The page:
His quiet demeanor was probably the most surprising. I guess I expected the roar of a mighty lion as he came through the door; instead, however, he appeared more like a pussycat. A tall, bearded, calm, gentle soul, with an afro that crowned his head like a halo. From the receptionist to the secretaries and publicists, curious eyes were fixed on him, wondering who this guy really was—this non-singer who was bringing a new thing to the label. I can only imagine what he was thinking, strolling through our offices in the early years—pairs of eyes fixed on him, meeting with promoters and executives. These were people with high expectations, people on a mission to take his career to the next level. This record deal marked a new journey in his life. Where would it lead him? How would his road turn? Surely he had many questions, too.
For a while, Gil experienced a good deal of success, with songs like “Johannesburg,” “Angel Dust,” and “The Bottle.” Eventually, the journey that started with excitement and purpose would be his life’s irony. This man, with such vision, passion, and understanding of the world’s pitfalls, troubles, and vices, would sadly fall prey to some of them, ending up in the ditch right alongside the multitudes he spoke so much and so eloquently about in his music. Born April 1st – April Fool’s Day, Gil Scott-Heron had gone the way of many fools in his latter years: crack cocaine, cocaine, incarceration. Later, reportedly, there was HIV infection. And then he died. But thankfully not before his jazzy-blues laden music stirred and impacted millions the world over.
I celebrated Gil Scott-Heron’s life today (May 27, 2011) —reflecting on his poetic genius and listening to his flavorful music. The syncopated beats integrated with strong poetic vocals moved me to dance the dance of the homeland again. Jumping, twirling, feeling free--the mood of Africa-land. Feeling the pain, too, of the tall, lanky word master whose music transported me to a higher place, elevating my mental rhythm; but, unfortunately, who was unable before death to totally free himself.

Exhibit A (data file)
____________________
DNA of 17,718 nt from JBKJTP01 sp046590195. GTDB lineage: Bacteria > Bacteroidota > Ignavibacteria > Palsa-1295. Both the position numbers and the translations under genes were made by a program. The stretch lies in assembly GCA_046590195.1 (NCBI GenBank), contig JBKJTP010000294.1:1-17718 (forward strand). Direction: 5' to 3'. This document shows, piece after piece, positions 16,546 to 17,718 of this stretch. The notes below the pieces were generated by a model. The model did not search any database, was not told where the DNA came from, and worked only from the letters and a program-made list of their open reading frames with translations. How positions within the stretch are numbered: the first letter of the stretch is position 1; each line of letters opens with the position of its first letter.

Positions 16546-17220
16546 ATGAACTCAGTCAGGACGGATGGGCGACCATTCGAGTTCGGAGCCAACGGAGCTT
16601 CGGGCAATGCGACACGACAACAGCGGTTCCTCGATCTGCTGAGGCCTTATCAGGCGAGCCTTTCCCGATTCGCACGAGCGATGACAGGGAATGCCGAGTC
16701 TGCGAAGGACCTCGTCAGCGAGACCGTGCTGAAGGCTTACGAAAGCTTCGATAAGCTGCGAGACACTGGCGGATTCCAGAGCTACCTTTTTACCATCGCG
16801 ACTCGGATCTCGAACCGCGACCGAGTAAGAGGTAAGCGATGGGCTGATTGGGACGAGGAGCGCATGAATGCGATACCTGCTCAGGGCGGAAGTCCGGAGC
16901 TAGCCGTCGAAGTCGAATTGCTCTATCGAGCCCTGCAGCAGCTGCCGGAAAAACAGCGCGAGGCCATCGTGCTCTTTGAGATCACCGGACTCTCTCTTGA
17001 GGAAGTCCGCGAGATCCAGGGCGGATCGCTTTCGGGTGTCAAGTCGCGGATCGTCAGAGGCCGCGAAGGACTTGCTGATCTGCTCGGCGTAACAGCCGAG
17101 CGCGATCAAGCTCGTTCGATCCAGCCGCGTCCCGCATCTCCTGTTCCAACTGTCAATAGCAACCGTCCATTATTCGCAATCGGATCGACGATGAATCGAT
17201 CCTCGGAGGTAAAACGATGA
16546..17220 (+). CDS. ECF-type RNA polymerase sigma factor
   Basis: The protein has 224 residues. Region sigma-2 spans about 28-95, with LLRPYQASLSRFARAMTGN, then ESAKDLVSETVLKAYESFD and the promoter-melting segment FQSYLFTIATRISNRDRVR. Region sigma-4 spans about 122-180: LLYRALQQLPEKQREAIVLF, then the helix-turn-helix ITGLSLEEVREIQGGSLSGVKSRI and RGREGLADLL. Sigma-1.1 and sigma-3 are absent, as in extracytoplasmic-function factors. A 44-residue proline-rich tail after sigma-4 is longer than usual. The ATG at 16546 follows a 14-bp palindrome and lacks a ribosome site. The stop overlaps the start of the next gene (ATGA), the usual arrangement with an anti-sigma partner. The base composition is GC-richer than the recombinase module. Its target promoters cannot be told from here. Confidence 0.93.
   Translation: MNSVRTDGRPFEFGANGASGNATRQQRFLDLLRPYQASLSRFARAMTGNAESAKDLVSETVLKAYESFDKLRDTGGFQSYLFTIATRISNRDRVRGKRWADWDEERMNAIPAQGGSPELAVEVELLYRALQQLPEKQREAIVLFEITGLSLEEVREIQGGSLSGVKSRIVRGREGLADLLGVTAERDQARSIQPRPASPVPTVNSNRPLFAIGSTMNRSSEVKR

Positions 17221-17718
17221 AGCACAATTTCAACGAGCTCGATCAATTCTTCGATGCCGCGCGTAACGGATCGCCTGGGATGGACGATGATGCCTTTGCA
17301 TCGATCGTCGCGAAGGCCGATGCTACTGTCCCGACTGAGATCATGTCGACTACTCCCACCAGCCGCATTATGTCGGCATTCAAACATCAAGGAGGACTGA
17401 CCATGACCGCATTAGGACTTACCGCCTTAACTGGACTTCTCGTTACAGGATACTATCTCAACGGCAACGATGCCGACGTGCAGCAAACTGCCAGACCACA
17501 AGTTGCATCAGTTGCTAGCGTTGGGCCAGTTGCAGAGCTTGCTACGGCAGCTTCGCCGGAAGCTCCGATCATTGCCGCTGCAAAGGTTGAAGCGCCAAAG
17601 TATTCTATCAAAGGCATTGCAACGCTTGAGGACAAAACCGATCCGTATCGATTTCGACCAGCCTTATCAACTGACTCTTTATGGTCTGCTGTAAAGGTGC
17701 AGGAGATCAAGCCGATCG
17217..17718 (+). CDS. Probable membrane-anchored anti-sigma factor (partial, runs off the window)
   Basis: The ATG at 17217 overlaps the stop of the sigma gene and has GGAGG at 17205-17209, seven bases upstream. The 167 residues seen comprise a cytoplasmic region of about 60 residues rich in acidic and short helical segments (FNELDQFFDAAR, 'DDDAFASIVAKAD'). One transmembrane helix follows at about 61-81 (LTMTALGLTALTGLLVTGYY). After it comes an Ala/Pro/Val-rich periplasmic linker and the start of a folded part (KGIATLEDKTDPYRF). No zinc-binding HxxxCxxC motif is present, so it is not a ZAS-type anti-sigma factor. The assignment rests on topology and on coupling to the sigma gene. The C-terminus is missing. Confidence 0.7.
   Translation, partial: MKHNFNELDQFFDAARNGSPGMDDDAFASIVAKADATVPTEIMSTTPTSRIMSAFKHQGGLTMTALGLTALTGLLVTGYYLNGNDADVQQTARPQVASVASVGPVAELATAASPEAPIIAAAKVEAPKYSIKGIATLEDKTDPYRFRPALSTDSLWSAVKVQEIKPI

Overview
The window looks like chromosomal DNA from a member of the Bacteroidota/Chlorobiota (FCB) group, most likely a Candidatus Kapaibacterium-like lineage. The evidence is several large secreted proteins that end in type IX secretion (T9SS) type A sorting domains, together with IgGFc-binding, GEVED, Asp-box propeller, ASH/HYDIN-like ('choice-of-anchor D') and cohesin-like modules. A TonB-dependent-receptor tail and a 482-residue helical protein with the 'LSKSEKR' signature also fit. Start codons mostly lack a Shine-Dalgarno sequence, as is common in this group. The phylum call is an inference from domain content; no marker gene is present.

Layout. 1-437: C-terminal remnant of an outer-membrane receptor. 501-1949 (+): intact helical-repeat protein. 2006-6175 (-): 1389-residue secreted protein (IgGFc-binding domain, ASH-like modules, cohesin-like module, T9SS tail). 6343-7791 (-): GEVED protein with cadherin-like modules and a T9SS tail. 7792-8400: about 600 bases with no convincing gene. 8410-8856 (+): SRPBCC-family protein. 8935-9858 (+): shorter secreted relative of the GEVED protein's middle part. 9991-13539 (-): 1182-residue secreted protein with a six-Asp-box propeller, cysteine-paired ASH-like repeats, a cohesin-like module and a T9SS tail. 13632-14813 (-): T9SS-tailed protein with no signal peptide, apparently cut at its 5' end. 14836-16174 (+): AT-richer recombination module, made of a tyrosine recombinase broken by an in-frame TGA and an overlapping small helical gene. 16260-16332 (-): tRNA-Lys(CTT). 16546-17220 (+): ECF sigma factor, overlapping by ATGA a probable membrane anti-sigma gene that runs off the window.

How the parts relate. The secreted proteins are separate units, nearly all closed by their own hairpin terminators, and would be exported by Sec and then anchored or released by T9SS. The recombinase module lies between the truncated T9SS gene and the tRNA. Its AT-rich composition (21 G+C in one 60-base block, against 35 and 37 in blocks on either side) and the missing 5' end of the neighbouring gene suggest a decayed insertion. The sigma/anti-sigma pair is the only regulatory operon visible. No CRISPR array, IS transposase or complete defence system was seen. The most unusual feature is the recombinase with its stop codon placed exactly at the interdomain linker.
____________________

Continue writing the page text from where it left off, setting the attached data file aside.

Flo S. Jenkins is the award-winning writer/editor who established Right On! Magazine as the first #1 international entertainment publication for young African Americans in the 1970s, launching, supporting and propelling the careers of countless music artists and performers of the day, including Al Green, The Jackson Five, The Sylvers and more. Her extensive entertainment/music experience includes Arista Records, KTLA-TV, and as writer/editor/contributor for a myriad of publications and television projects. She continues as a writer/editorial consultant, college writing instructor and published playwright based in Southern California. Her first book is in process. Flo can be reached by email via email@example.com
About the Writer
Flo S. Jenkins is the award-winning writer/editor who established Right On! Magazine as the first #1 international entertainment publication for young African Americans in the 1970s, launching, supporting and propelling the careers of countless music artists and performers of the day, including Al Green, The Jackson Five, The Sylvers and more. Her extensive entertainment/music experience includes Arista Records, KTLA-TV, and as writer/editor/contributor for a myriad of publications and television projects. She continues as a writer/editorial consultant, college writing instructor and published playwright based in Southern California. Her first book is in process.